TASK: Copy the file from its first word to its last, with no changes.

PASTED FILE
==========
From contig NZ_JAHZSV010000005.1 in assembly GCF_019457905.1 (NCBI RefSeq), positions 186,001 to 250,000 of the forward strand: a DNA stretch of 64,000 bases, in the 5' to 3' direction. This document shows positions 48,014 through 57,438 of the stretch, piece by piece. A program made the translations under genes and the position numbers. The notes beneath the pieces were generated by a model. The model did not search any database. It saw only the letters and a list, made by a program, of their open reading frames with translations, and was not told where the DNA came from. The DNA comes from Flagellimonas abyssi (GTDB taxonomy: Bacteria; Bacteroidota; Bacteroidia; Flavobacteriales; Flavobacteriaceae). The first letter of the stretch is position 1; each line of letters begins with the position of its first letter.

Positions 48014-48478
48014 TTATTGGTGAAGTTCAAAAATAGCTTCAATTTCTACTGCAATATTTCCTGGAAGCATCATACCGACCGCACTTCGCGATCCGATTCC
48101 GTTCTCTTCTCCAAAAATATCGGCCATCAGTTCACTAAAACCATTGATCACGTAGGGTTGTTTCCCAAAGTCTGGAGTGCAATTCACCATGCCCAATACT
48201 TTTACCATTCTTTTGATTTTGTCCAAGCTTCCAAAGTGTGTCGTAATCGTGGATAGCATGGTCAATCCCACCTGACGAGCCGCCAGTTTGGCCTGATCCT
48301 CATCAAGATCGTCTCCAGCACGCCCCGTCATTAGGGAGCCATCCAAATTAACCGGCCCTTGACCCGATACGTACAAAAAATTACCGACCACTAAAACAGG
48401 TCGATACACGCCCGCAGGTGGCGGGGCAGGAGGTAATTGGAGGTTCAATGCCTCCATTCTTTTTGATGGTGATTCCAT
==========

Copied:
From contig NZ_JAHZSV010000005.1 in assembly GCF_019457905.1 (NCBI RefSeq), positions 186,001 to 250,000 of the forward strand: a DNA stretch of 64,000 bases, in the 5' to 3' direction. This document shows positions 48,014 through 57,438 of the stretch, piece by piece. A program made the translations under genes and the position numbers. The notes beneath the pieces were generated by a model. The model did not search any database. It saw only the letters and a list, made by a program, of their open reading frames with translations, and was not told where the DNA came from. The DNA comes from Flagellimonas abyssi (GTDB taxonomy: Bacteria; Bacteroidota; Bacteroidia; Flavobacteriales; Flavobacteriaceae). The first letter of the stretch is position 1; each line of letters begins with the position of its first letter.

Positions 48014-48478
48014 TTATTGGTGAAGTTCAAAAATAGCTTCAATTTCTACTGCAATATTTCCTGGAAGCATCATACCGACCGCACTTCGCGATCCGATTCC
48101 GTTCTCTTCTCCAAAAATATCGGCCATCAGTTCACTAAAACCATTGATCACGTAGGGTTGTTTCCCAAAGTCTGGAGTGCAATTCACCATGCCCAATACT
48201 TTTACCATTCTTTTGATTTTGTCCAAGCTTCCAAAGTGTGTCGTAATCGTGGATAGCATGGTCAATCCCACCTGACGAGCCGCCAGTTTGGCCTGATCCT
48301 CATCAAGATCGTCTCCAGCACGCCCCGTCATTAGGGAGCCATCCAAATTAACCGGCCCTTGACCCGATACGTACAAAAAATTACCGACCACTAAAACAGG
48401 TCGATACACGCCCGCAGGTGGCGGGGCAGGAGGTAATTGGAGGTTCAATGCCTCCATTCTTTTTGATGGTGATTCCAT